In his Diario de los viajes hechos en CataluÃ±a, Francisco de Zamora describes in detail everything he saw in the course of his journeys in Catalonia. He states, for instance, that there are already apple orchards in the Plana de Bas. He refers also to the cultivation and consumption of apples in several villages, including Sant Hilari Sacalm, whose high birth rate was said by the local priest to be attributable to apples. Writing about a small village close to ArbÃºcies, de Zamora points out that a variety of exquisite apple trees abound in the area, the most famous of which are those known as ciri. Referring to the market held at Santa Coloma de Farners, the capital of the district of Selva, he states that large quantities of pine kernels and apples are sold there which are later sent to MahÃ³n, Valencia, Cartagena, Cadiz and elsewhere.
There is accordingly a fully fledged apple culture, given that the fruit plays such a major role in the economy and in the diet of its people and animals. The wide range of varieties and the numerous methods of preserving them have helped to ensure a varied and sustained supply.
According to the gastronome Jaume FÃ brega the apple is traditionally the most highly esteemed local dessert fruit: it can be traced back to the 18th century at least pommes cuites (baked apples) or the delicious botifarra dolÃ§a amb poma (sweet Catalan sausage with apple).
Such was the importance of apples in the everyday life of the people of the various districts of Gerona that a number of anecdotes and traditions centred on it have survived to this day. The importance of apples in Gerona's culture can be gauged by the number of popular song lyrics that refer to the fruit.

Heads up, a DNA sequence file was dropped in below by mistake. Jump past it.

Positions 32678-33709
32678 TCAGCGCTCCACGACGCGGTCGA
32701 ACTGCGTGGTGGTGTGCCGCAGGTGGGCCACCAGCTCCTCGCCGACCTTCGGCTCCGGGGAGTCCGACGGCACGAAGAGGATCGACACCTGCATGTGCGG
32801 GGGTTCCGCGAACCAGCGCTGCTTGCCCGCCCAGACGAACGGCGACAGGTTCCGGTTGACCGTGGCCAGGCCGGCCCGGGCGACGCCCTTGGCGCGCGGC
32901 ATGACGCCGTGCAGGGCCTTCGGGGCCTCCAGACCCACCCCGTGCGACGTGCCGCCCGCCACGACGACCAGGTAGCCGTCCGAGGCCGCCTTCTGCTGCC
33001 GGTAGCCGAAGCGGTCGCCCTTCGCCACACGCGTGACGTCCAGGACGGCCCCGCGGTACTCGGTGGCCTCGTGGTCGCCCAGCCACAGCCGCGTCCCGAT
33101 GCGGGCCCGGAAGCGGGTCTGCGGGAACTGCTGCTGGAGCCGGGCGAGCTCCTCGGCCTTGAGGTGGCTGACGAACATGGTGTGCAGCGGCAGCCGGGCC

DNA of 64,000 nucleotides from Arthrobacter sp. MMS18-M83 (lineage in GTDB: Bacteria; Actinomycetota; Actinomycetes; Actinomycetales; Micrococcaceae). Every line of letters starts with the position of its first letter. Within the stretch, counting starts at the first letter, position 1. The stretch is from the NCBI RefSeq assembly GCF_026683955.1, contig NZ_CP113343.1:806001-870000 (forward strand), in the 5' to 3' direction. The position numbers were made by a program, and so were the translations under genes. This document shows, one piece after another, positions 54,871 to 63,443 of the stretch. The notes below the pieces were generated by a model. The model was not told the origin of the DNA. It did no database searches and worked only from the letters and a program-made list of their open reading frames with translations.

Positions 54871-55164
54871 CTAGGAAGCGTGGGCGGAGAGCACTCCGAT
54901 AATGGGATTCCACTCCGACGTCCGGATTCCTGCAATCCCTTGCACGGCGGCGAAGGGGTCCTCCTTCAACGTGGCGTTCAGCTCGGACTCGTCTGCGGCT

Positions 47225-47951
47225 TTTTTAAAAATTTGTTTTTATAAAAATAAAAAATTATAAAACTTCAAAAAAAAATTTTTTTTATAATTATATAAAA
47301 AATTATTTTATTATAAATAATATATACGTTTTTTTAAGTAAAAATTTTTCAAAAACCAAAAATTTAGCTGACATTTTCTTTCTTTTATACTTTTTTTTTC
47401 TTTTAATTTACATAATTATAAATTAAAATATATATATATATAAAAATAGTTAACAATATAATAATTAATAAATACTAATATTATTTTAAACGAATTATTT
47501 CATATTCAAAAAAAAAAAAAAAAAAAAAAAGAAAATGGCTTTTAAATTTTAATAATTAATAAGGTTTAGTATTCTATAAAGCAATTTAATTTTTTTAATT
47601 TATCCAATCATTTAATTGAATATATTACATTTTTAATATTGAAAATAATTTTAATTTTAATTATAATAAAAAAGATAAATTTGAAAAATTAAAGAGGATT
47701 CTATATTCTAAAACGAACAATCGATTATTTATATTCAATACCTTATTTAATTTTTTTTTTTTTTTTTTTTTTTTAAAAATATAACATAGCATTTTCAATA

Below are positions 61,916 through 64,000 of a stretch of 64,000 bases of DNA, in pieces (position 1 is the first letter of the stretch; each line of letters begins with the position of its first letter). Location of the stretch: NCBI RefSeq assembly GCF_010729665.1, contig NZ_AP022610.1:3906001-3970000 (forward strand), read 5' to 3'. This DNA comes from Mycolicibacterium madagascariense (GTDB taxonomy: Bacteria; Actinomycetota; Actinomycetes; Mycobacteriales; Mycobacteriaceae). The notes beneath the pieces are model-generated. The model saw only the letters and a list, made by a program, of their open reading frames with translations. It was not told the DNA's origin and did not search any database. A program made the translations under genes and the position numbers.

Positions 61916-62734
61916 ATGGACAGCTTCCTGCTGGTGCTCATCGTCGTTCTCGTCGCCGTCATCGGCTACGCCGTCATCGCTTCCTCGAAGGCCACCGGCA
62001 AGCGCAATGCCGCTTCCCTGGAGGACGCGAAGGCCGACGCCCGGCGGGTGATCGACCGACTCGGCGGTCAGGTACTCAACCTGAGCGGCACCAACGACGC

Large-scale commercial apple-growing dates back to the beginning of the 20th century. In the 1930s attempts were already being made to produce premium-quality fruit in the area, using local varieties. A major development in the mid 1960s was the setting up of large-scale storage and marketing cooperatives.
Natural: The Manzana de Girona has a homogeneous production area in terms of soil and climate, thus lending itself to apple-growing. This set of factors provides the manzana de Girona with very marked characteristic flavour and hardness that are recognised and appreciated by consumers.
The area's topsoil consists of material recently deposited by rivers. The land is flat, poses few problems of erosion and features good drainage.
The climate is Mediterranean, i.e. mild and fresh, with sharp differences between daytime and night-time temperatures and this, together with high relative humidity and sunshine at the end of spring, gives the fruit good colouring and a high sugar content.
Growing conditions: Layout of orchards: distance between trees: 1 to 1,80 metres; distance between rows: 3,5 to 4 metres; planting density: 2 000 to 3 000 trees per hectare.
The rows of trees are laid out from north to south so that an even amount of light falls on the leaves and fruit. The branches are trained along a central axis.
- Cultivation and pruning: in accordance with the most modern cultivation techniques. Removal of the older material by heavy pruning. The aim is to find a natural balance for the tree, i.e. letting in a sufficient amount of light and allowing the production of quality fruit.
- Harvesting: begins in mid-August in the case of Gala, September in the case of Golden and Red Delicious and the middle or end of October in the case of Granny Smith. At all events it is dependent on pre-set physical and chemical parameters (penetrometry, refractive index (Brix) and starch regression rate) and so may vary from one year to the next.
Reference: The European Commission